Covenant Community Care helps growing number who cannot afford care

Covenant Community Care helps growing number who cannot afford care
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While advocates and critics alike reacted to the House of Representatives’ passage of the American Health Care Act last week, one local organization has provided Detroit residents with healthcare services since the late 1990’s.

Covenant Community Care, Inc. offers medical, dental, behavioral health and a range of other services to thousands of metro Detroiters, both insured and uninsured. The organization recently celebrated its ongoing efforts to serve the city at its annual “Courage to Care” breakfast and fundraiser, which drew about 260 guests to the University of Detroit Mercy’s Student Center Ballroom.

Covenant Community Care’s CEO Paul Propson report that his organization’s client list is skyrocketing due to the growing need of people who cannot afford healthcare costs.

“It’s the look in the eyes of the people we serve I’m the most proud of,” says Covenant’s CEO Paul Propson. “It’s clear that we’ve brought something very valuable and treasured by our community, and a vast majority of the people we serve are fans and supporters of Covenant Community Care.”

While the organization already serves up to 20,000 residents at multiple clinics, Propson says Covenant plans to add a Westland location and build a 20,000-square-foot facility in the Cody-Rouge area, along with offering vision care. But providing services to citizens, especially those who cannot pay, can be a heavy burden. To serve just 5,000 uninsured residents Covenant takes on $2 million worth of expense. The organization acquires the monies in ways that range from writing grants to golf tournament fundraisers, says Propson.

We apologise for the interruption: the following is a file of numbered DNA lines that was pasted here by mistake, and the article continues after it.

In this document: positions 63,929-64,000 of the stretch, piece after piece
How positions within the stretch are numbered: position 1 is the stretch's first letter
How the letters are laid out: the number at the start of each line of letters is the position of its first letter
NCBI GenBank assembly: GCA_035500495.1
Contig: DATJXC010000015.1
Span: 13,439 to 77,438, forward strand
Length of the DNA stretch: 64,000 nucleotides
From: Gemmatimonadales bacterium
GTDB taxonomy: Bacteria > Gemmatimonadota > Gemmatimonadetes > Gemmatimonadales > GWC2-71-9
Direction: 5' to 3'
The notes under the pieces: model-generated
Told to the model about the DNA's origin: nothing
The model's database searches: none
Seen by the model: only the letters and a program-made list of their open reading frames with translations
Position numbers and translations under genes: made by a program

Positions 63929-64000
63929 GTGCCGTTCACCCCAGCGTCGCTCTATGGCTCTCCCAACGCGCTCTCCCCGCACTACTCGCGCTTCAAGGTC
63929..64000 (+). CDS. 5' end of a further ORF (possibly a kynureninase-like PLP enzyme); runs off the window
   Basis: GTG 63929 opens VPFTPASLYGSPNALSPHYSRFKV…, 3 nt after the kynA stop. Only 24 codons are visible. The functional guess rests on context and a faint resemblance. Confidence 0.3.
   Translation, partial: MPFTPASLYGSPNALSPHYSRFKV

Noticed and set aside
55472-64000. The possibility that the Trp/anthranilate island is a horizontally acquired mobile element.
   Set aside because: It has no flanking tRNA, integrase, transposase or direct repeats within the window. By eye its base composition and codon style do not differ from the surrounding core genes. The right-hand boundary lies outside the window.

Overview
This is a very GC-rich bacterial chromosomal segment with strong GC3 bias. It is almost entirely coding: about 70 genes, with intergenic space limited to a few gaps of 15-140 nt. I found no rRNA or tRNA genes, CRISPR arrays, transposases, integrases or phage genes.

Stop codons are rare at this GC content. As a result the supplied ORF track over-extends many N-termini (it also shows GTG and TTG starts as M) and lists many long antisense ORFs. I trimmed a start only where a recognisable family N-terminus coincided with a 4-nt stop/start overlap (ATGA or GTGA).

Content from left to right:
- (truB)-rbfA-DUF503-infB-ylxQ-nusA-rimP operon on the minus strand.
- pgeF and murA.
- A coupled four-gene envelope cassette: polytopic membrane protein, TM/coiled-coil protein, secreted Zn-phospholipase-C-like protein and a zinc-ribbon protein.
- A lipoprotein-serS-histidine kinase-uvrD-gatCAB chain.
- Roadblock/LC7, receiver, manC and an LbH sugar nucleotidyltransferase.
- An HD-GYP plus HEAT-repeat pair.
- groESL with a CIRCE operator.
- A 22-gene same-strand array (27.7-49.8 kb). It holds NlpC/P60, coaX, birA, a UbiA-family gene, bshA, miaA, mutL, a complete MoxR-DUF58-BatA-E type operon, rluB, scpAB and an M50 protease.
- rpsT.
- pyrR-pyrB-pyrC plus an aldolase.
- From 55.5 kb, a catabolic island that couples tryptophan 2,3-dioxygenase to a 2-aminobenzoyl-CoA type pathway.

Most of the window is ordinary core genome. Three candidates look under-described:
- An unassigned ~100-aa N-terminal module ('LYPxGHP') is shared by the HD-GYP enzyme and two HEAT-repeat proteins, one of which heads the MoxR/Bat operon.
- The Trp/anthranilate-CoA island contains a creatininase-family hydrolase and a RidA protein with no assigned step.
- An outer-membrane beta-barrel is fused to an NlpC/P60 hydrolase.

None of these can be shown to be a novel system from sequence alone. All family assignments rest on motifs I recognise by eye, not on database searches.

Ester Gallegos (right) talks about great treatment at Covenant Center with CEO Paul Propson Photo by Paul Engstrom

“Courage to Care” is the annual event that shows the organization’s corporate and individual supporters what Covenant has accomplished and gives them an opportunity to contribute to funds that will benefit its patients.

But even with funding, Propson says he and his team sometimes encounter problems a physician can’t fix. When patients’ barriers go beyond medicine Covenant still moves into action, often making referrals to agencies with which they collaborate. Staff and volunteers say the work is all part of a Christian calling to help heal the sick, not just in body, but in spirit.

“One of our great challenges is that people need more help than what a doctor can provide,” Propson says. “One of our solutions is to have nurses and community health workers engage people and go beyond the walls of our help centers to their homes, helping people get to the grocery store, helping people get insurance.”

Covenant invites anyone who believes in helping others to support its ongoing mission.

Editor’s Note: This story is written by TheHUB’s freelance writer Debanina Seaton

To make a contribution to the organization, visit Covenant Community Care’s website and click the “donate” icon at the top, right corner of the page.

Lead photo: Covenant Community Care Board Member Dotti Sharp and her son are ardent advocates of healthcare programs like the ones Covenant provides. Photo by Paul Engstrom

 

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